Steve A. Johnson, PhD, Department of Wildlife Ecology & Conservation, University of Florida
Responsible pet ownership includes providing a safe and secure environment for the duration of the animal’s life—for some exotic animals (eg, tortoises, parrots), this commitment may exceed 30 years. In addition, exotic pets often have demanding husbandry requirements that may change as the animals grow. This makes caring for some exotics quite challenging, and many owners may not be up to the challenge. Too often, exotic pets escape or are intentionally released when owners tire of their novelty.
In a risk assessment study of exotic reptiles in Florida, researchers found that manageability (eg, housing requirements, aggressiveness, potential for escape) was a significant factor in explaining the likelihood of a species becoming established in the wild.1 Moreover, there are instances of unscrupulous pet dealers purposely releasing exotics with the hope of establishing a breeding population from which they can later harvest animals to sell.2 Many escapees or released exotics may perish in the wild, but under suitable environmental conditions they may survive and establish breeding populations, potentially with dire environmental consequences.
For example, Burmese pythons, previously a popular snake in the pet trade, are well established in south Florida and negatively affect native ecosystems, primarily feeding on mammals and birds (including the federally listed and protected wood stork and Key Largo woodrat), and occasionally on American alligators. There is evidence that these large constrictors are responsible for the decline of native mammals (eg, raccoons, opossums, bobcats, white-tailed deer) in Everglades National Park.3
Also breeding in Florida are several large species of lizards: the Nile monitor, green iguana, spiny-tail iguana, and tegu. These threaten native plants and animals and may become a nuisance to humans. All were initially imported via the pet trade. In fact, Florida now supports more than 50 species of breeding, nonindigenous reptiles—the vast majority (>80%) of which derive from the exotic pet trade.4 Moreover, the pet trade is also the dominant invasion pathway for exotic reptiles globally.5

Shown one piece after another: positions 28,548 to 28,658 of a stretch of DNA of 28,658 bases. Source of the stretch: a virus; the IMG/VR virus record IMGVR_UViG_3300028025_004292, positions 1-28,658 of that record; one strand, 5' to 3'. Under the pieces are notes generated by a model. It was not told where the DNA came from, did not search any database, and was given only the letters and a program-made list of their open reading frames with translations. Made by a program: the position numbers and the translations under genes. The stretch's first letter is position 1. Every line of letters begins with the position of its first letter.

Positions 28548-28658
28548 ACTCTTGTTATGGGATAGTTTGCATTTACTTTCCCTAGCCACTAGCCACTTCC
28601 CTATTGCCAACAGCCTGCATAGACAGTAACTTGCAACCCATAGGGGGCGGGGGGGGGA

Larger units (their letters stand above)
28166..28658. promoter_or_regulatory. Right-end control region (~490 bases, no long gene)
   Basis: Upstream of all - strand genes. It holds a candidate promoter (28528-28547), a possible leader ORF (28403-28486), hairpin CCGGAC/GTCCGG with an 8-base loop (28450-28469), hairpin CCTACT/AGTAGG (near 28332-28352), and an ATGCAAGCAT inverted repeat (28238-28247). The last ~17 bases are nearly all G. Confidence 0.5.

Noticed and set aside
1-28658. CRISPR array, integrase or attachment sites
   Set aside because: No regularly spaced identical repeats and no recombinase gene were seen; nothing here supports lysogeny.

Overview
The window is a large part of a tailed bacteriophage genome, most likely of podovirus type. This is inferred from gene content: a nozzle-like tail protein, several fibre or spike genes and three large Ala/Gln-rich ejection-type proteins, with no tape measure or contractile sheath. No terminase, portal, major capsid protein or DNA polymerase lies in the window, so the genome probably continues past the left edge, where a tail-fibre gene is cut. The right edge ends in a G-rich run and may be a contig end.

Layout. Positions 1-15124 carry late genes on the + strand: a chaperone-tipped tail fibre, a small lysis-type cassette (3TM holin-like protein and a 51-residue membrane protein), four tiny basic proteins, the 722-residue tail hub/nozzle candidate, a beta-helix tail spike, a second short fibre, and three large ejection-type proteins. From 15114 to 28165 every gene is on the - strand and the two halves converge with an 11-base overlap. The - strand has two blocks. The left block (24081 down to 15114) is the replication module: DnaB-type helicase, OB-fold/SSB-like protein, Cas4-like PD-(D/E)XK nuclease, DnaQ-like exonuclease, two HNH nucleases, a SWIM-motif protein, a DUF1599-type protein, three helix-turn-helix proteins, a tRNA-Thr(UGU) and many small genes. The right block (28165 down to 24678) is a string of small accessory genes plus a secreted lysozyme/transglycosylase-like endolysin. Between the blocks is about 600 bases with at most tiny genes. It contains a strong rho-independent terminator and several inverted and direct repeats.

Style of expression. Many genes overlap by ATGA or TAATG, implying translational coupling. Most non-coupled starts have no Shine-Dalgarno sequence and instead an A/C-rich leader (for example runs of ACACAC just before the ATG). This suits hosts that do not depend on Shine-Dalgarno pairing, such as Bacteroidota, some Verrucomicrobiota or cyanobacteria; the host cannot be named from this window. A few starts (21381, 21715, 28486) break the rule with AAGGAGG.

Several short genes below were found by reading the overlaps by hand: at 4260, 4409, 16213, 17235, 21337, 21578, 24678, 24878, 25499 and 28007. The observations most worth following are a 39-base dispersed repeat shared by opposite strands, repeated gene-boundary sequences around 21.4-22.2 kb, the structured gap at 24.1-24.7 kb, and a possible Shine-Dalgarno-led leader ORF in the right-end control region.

And it’s not just reptiles—exotic fish, mammals, amphibians, birds, and invertebrates in the pet trade have become problematic. Lionfish, a popular saltwater aquarium fish native to the Pacific, are now established along the Atlantic Seaboard, in the Caribbean, and in the Gulf of Mexico where they are voracious predators of native reef fishes. Cane toads, now established in Florida as a result of escaped animals destined for trade, can cause severe illness and mortality in pet dogs that attack the toxic anurans. Monk parakeets have established populations in several states (eg, Florida, Texas, Connecticut). They construct large nests of sticks, frequently building them on power poles, which lead to electrical short circuits especially when the sticks are wet.
The cost of controlling and managing invasive species in the U.S. exceeds $120 billion annually.6 Considering these costs and the environmental damage that has resulted from escapes and releases of exotic pets, it is incumbent on veterinarians to do their part in the fight. Taking a sincere interest in and becoming more educated about the issue is the first step; next is sharing this knowledge with clients. When given the opportunity, discourage clients from purchasing an exotic animal, or at least insist they do their homework to determine which exotic species falls within their caretaking abilities. Finally, offer advice to clients who have an exotic pet they are no longer able to keep. Releasing the animal into the wild is never a viable option—it’s illegal and unethical.
For more information for pet owners, print and share this informational brochure: Options for Unwanted Pets.